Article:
Saturday, February 5, 2022

Dennis the Menace Book 1960

Dennis the Menace is, of course, one of the most successful and popular British comic characters of all time. Created by Beano editor George Moonie and the wonderfully talented Davey Law, Dennis first appeared in a half page black and white strip in Beano #452 in 1951 and had his very first book released in 1956. In the early days the Dennis the Menace book was actually a bi-annual affair, meaning today's venture, the 1960 book, was actually the third issued. It cost 5/6 and was a good 80 pages, mostly consisting of a mixture of text stories and comic strips, with the occasional other feature here and there, illustrated almost entirely by Davey Law. Interestingly as well, every single page has red ink with no black and white pages, something I suppose was necessary to show Dennis' famous black and red striped jumper. Before we dive any further into the content though, take a look at the gag on the back cover, where Dennis's dad orders the delivery of a slipper by sail as punishment for Dennis' crimes on the front! Brilliant stuff. 

My copy of this book has, unfortunately for me, been well-loved in its time and a few of the pages have been scribbled over by a young Southampton lad who I shan't name and shame, so instead of showing the title page artwork I'll skip ahead into the strips. Here's a good one as it includes a panel of Dennis handing over what is clearly a 1950s Beano, distinctive enough by its red header. Poor Dennis never catches a break, it is remarkable that almost every strip in the books ends with a slipper in one form or another! Here though, he just gets the knee.

Here's an interesting page - The Early Adventures of Little Boy Dennis. If he's meant to be a baby here it's hard to tell as to me he looks pretty much the same as he always does, save for his sitting in a pram. I'm not sure who the artist is, but it isn't Law.

One more strip before we move on to some of the book's other features, and what better a page to look at than this wonderful fireworks story! This page also illustrates well an artist working in the style of Law with a four panel gag at the bottom, something known as "ghosting".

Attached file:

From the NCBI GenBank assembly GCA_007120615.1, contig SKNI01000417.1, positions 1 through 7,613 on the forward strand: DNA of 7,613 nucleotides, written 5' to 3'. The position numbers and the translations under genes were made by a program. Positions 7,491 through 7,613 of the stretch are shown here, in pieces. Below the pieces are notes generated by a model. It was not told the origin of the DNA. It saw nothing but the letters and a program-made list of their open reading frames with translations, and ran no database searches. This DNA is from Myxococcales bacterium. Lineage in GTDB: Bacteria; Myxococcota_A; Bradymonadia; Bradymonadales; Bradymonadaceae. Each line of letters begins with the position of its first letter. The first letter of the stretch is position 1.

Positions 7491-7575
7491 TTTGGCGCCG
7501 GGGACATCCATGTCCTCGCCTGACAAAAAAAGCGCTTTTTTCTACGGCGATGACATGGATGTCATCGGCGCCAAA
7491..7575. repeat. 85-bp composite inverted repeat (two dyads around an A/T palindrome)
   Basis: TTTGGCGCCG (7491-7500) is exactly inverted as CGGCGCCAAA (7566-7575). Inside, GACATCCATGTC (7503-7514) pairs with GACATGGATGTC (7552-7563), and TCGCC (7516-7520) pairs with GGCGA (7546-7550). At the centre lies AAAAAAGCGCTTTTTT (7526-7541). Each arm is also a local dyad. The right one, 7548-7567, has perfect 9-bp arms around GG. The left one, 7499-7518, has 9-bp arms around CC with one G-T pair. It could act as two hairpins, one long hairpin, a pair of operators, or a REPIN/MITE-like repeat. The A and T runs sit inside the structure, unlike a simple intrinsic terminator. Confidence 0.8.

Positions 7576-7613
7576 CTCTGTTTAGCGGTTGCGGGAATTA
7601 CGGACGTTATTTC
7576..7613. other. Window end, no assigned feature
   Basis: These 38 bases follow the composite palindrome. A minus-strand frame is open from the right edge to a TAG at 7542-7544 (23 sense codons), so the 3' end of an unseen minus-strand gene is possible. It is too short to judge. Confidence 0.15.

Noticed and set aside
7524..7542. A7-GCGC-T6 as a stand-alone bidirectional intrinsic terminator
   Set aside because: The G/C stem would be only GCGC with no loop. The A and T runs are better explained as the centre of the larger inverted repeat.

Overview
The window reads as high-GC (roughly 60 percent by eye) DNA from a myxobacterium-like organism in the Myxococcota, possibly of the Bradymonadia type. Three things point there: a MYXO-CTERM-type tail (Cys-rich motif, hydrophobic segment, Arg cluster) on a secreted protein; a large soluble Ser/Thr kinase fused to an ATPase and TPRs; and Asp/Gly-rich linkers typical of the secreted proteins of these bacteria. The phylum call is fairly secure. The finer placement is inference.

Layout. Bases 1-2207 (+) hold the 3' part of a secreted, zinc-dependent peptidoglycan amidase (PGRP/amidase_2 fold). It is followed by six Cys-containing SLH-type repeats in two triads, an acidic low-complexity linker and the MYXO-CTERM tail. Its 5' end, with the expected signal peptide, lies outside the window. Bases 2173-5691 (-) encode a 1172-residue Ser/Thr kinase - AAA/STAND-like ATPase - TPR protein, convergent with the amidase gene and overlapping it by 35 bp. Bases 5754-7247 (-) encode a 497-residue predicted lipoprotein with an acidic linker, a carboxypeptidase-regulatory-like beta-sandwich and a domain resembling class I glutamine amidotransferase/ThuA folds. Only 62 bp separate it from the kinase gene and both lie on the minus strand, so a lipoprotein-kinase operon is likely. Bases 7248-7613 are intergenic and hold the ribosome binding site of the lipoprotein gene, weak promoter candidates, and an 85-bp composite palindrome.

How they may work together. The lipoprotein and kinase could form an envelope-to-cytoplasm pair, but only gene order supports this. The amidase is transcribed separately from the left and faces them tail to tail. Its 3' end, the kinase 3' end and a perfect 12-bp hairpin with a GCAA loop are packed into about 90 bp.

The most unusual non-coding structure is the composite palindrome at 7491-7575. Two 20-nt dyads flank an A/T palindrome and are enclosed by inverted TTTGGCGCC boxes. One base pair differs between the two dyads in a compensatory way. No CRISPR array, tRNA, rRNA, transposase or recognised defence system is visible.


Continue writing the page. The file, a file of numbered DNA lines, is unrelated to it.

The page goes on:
Here's a breakdown of what those aforementioned 80 pages consist of: the front and back covers, 48 pages of comic strips, 20 pages of text stories, 3 puzzle pages, 2 pages of jokes, 1 title page, 1 'this book belongs to page', 1 page with a letter from Dennis welcoming readers to the book, and 2 funny poem pages. Here's an example of one of those poems, entitled There's Fun To Be Found in Dustbins'.

Text stories were slowly disappearing from comics by the early 1960s but this book still features ten of them all at two pages long. I've chosen to share this one based solely on the illustrations alone, I particularly like the image of Dennis' parents AND cat jumping for joy as he runs away from home! 

Most, if not all, of these strips are reprints I believe, but regardless the annual is a nice way to get a glimpse into an era of The Beano that is very collectable and expensive these days. There's no era of The Beano I don't like, in fact I still buy the occasional new issue from my local comic shop, but there truly is something special about the quality of the content D C Thomson was putting out in the 50s and 60s. If you ever come across any of the comics or books from this time they are well worth a read.

Wednesday, February 2, 2022

Meet The Winners

Launched on 5th May 1979,
Jackpot was another addition in the long line of IPC comics and, although not well-remembered as a title that particularly stood out, it certainly had its moments. One such moment came about a year and a half into its run, when The Winners arrived in issue #75. As the first panel makes clear, "the Winner family decided to enter every competition going", and the lengths they would go to and the prizes they would win were the winning formula (pardon the pun) for this long running strip. In fact, The Winners proved very popular, surviving Jackpot's merger with Buster in February 1982 and continued, admittedly in reprint form, up until the last issue in 2000. Although The Winners later came to be drawn by Mike Lacey and Jimmy Hansen, this first strip is actually the work of Jimmy Glen.

Monday, January 31, 2022

Oink! No. 13 (1986)

Oink! is one title I've thus far neglected to cover much on this blog, but hey - better late than never! So let's amend that with a dive into what is probably my favourite issue of one of the weirder comics published by IPC - lucky number #13. Launched in May 1986, Oink was still a fortnightly comic at this point (it would later go to monthly). Many people actually seem to consider Oink as "a Viz for children", indeed that is a phrase I have seen thrown around a lot, but it is simply not a true statement. I asked Tony Husband, one of the creators of Oink!, some years ago for something I was writing (and never finished) about whether the creation of a "Viz for children" was the intention of Oink, and this is what he had to say: